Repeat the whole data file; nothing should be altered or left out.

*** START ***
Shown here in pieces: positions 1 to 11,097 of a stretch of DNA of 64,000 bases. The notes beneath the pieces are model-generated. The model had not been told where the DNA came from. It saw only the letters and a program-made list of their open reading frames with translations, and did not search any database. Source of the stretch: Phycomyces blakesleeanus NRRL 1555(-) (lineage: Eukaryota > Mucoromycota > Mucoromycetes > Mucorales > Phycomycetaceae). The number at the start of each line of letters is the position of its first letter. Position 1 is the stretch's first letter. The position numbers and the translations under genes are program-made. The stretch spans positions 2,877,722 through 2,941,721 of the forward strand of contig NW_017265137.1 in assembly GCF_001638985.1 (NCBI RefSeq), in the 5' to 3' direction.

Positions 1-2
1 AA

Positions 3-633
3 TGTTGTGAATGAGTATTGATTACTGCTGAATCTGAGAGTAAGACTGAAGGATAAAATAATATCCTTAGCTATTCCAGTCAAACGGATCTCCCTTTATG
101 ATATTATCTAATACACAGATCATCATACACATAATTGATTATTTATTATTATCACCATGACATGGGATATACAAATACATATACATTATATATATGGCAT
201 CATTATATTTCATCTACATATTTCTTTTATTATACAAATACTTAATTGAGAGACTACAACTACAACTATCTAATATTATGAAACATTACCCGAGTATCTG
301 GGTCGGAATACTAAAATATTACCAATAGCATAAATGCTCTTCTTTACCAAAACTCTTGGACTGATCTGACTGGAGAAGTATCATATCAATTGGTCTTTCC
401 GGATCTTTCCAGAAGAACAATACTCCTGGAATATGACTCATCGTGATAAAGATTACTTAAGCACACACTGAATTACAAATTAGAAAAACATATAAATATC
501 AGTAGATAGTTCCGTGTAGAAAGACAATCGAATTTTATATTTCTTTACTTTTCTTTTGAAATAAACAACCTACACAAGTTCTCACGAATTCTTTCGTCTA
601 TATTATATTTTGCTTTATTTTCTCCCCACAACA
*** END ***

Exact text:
Shown here in pieces: positions 1 to 11,097 of a stretch of DNA of 64,000 bases. The notes beneath the pieces are model-generated. The model had not been told where the DNA came from. It saw only the letters and a program-made list of their open reading frames with translations, and did not search any database. Source of the stretch: Phycomyces blakesleeanus NRRL 1555(-) (lineage: Eukaryota > Mucoromycota > Mucoromycetes > Mucorales > Phycomycetaceae). The number at the start of each line of letters is the position of its first letter. Position 1 is the stretch's first letter. The position numbers and the translations under genes are program-made. The stretch spans positions 2,877,722 through 2,941,721 of the forward strand of contig NW_017265137.1 in assembly GCF_001638985.1 (NCBI RefSeq), in the 5' to 3' direction.

Positions 1-2
1 AA

Positions 3-633
3 TGTTGTGAATGAGTATTGATTACTGCTGAATCTGAGAGTAAGACTGAAGGATAAAATAATATCCTTAGCTATTCCAGTCAAACGGATCTCCCTTTATG
101 ATATTATCTAATACACAGATCATCATACACATAATTGATTATTTATTATTATCACCATGACATGGGATATACAAATACATATACATTATATATATGGCAT
201 CATTATATTTCATCTACATATTTCTTTTATTATACAAATACTTAATTGAGAGACTACAACTACAACTATCTAATATTATGAAACATTACCCGAGTATCTG
301 GGTCGGAATACTAAAATATTACCAATAGCATAAATGCTCTTCTTTACCAAAACTCTTGGACTGATCTGACTGGAGAAGTATCATATCAATTGGTCTTTCC
401 GGATCTTTCCAGAAGAACAATACTCCTGGAATATGACTCATCGTGATAAAGATTACTTAAGCACACACTGAATTACAAATTAGAAAAACATATAAATATC
501 AGTAGATAGTTCCGTGTAGAAAGACAATCGAATTTTATATTTCTTTACTTTTCTTTTGAAATAAACAACCTACACAAGTTCTCACGAATTCTTTCGTCTA
601 TATTATATTTTGCTTTATTTTCTCCCCACAACA